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Our View: Burn Awareness Week tips could prevent discomfort, injury, tragedy

A 72-year-old Smithsburg man died Monday after his home caught fire. He and his wife initially made it out, but he succumbed to burn injuries and smoke inhalation after going back in to try to put out the fire.

That serves as a tragic reminder that burn injuries are among the leading causes of accidental death and injury in the United States, according to the American Burn Association (ABA), which reports that approximately 400,000 people receive medical care for treatment of burn injuries each year. In 2018 alone, there were 3,655 deaths from fire and smoke inhalation and another 40,000 people were treated in hospitals for burn-related injuries, according to ABA data. Children, the elderly, and the disabled are especially vulnerable.

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National Burn Awareness Week is observed the first full week of February each year, proving an opportunity for burn care organizations, burn survivor support groups, public safety, and injury prevention professionals to increase awareness of the frequency and causes of burn injury in America, according to the ABA. The 2020 theme is “Contact Burns — Hot Surfaces Damage Skin!”

In recognition of National Burn Awareness Week (Feb. 2-8), the Office of the State Fire Marshal in Maryland sent out a news release sharing burn prevention information and reminding consumers that everyday items can be burn hazards.

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A contact burn is a type of burn most associated when skin touches something hot, such as pavement, a fireplace grate, or pans from the oven. Children under 5 face a higher risk. While a majority of contact burns result from contact with heat, some burns, such as frostbite or hypothermia, result from exposure to extremely cold temperatures. Hypothermia can affect anyone, but infants, the elderly, and people who suffer from diabetes or heart conditions are at greater risk.

“We want to remind Maryland parents, educators, and children that not all burns result from fires,” State Fire Marshal Brian S. Geraci said via the release. “While most who suffer burn injuries will survive, many of those survivors will sustain serious scarring, life-long physical disabilities, and adjustment difficulties. To avoid common household products creating a burn injury, we urge consumers to be aware of items that present a hazard and take measures to prevent burns.”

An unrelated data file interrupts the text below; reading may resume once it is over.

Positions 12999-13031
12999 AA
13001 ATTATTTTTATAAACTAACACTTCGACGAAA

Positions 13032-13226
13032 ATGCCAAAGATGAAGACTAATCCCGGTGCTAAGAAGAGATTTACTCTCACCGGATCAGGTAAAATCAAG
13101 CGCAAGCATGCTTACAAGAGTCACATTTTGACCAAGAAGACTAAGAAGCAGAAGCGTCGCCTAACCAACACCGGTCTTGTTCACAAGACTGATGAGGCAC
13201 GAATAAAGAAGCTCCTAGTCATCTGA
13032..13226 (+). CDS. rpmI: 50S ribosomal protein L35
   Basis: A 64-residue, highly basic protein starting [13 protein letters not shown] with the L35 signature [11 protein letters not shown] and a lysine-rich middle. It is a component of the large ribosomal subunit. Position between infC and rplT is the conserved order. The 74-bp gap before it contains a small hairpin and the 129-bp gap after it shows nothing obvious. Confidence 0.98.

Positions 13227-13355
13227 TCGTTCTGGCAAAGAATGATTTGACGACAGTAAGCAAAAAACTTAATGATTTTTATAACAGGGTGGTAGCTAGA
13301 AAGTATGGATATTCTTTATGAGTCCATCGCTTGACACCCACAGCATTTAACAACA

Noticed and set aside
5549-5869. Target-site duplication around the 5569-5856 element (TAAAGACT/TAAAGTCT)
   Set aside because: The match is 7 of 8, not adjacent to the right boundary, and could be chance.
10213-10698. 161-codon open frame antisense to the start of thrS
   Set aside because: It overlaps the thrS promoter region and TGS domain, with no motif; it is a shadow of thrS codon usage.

The State Fire Marshal offers the following tips to prevent contact burns:

• Indoors, supervise children around space heaters, wood stoves, fireplaces, radiators, and stoves and ovens in use. Keep them 3 feet away from things that can get hot by using baby gates, high chairs and playpens.

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• Outdoors, keep children 3 feet away from barbecue grills and campfires. Keep area clear of trip hazards so no one falls into the fire.

• Turn heating pads, electric blankets and space heaters off before sleeping. This is especially important for older adults who can suffer serious burns more quickly as their skin thins with age.

• Have hot pads available whenever cooking. Long oven mitts are best when needing to reach in or over hot surfaces, such as inside an oven or over a grill. Assume all pots and pans are hot before touching.

• Remember to treat items coming from the microwave as you would items from the oven. Make sure children are taller than the microwave and supervise them using it.

• Protect your feet by wearing shoes when walking on hot pavement or sand.

The release reminds parents and caregivers that hot liquid burns are the leading burn problem in Maryland to children under 5, accounting for one in five of every burn reported. Coffee drinkers should be careful. Geraci recommends never holding or carrying a child with a hot drink in hand, using a travel mug with a tight-fitting lid, keeping hot drinks and soups away from the edge of tables and counters and turning pot handles inward to prevent children from pulling hot liquids onto themselves.

It’s all advice worth heeding to prevent anything from discomfort to a tragedy as Burn Awareness Week provides a good chance for families to talk about and take measures to avoid contact burns.

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